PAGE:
The body’s response to High Intensity Exercise employing extreme muscular exertion is to synthesize (build/create) more muscle, which is metabolically active. When we say muscle is metabolically active, we mean that it requires considerable amounts of energy to not only create it but to maintain it as well. And this energy to create it will come from either external energy (foodstuffs) or internal energy (fat stores). Also, more muscle produces more space for glucose, and more space for glucose means insulin sensitivity is increased! As mentioned before we want increased insulin sensitivity so we can get nutrients delivered, decrease overall inflammation in our bodies, and greatly decrease our risk for type 2 diabetes.
The High Intensity Strength and High Intensity Power workouts have been uniquely designed to activate the fast fatiguing muscle fibers (commonly misnomered as fast twitch muscle fibers.) When you see a basketball player dunk or see a sprint run a 100 m dash, they are recruiting they’re fast fatiguing muscle fibers. Although they fatigue the fastest, they also produce the most amount of power. The fast fatiguing muscle fibers are also the largest muscle fibers in our bodies and in turn also cause the greatest amount of demand on the body. Although they are fast fatiguing, they take the longest to recover. This is why High Intensity Exercise can only be carried out for brief periods; conversely, Low Intensity Exercise is limitless in duration for all intents and purposes.
When we taxing the fast fatiguing fibers, insulin sensitivity has the maximal chance of taking effect. This is because, as we said, these are the largest muscle fibers, which means more room for glucose storage and glucose depletion! Also to synthesize and maintain fast fatiguing muscle fibers is more metabolically taxing than to do the same for slow fatiguing muscle fibers, thereby burning fat stores for energy. To show just how metabolically taxing this is, a study by Tufts University indicated that the body burns at least 35 calories/day for every pound of lean muscle! (study) In pretty stark contrast, fat requires about 2 calories/day per pound. (study) That’s about 1650% (aka a LOT!) more calories to maintain muscle versus body fat, and as we know, the calories to maintain muscle can come from body fat! What’s not to love?
Dr. Wayne Wescott conducted research where he compared the unique protocol used in the High Intensity Strength workout with standard conventional repetition speed resistance training. He demonstrated about a 50% better strength gain in the group using the unique protocol of slower repetitions versus the conventional group. The study was repeated and same results were found! (study). A recent 2014 study by Fisher showed very similar results in older populations of individuals. This protocol was a 10 seconds concentric movement (producing force), 10 seconds eccentric (releasing resistance), 1 to 2 times a week. Sound familiar people? (study).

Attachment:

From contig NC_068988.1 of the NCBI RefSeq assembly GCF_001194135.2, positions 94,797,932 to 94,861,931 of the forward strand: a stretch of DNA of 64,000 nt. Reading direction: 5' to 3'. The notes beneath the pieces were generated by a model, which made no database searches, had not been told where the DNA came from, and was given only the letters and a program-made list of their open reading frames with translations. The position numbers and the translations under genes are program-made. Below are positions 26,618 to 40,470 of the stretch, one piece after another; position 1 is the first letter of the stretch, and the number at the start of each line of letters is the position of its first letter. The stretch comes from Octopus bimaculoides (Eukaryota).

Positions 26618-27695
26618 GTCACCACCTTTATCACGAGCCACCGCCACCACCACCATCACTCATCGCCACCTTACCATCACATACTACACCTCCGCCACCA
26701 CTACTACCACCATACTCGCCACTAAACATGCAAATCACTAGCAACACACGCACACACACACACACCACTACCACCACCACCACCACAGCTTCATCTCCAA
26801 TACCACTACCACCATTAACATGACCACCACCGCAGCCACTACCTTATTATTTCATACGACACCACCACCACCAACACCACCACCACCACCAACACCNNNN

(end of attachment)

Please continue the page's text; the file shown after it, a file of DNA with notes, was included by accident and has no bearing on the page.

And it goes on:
Taking a look at muscle and bone, the mechanism for increased bone density was once thought to be caused by mechanical stress and high impact loading. This meant that you had to have high impact loading such as jumping (where you land with an impact upwards of 6x your body weight) in order to increase your bone density. The clear paradox in this is that in order to attempt to prevent bone fractures you’d have to do something that inherently increases risk for bone fractures (umm... WTF?). Thankfully, this is an old paradigm that has since been questioned amid the latest scientific research. Now, it seems there are a host of myokines that help the communication between muscle and bone. This results in bone density improvements without consideration for mechanical stress/strain (study). So what does mean exactly? Building muscle helps to increase the density of your bones!
Bringing It All Together
So there you have it! Hard, intense work for brief periods of time will get you not only the body you want, but the level of health and fitness you’ve been looking for all along. If this was a bit too dense on the first go round, just review it again. Remember, understanding why you’re doing something can many times be just as important or more important than what you’re actually doing! And doing the High Intensity Strength and High Intensity Speed workouts are a great thing to do. Now go out there and kick some butt!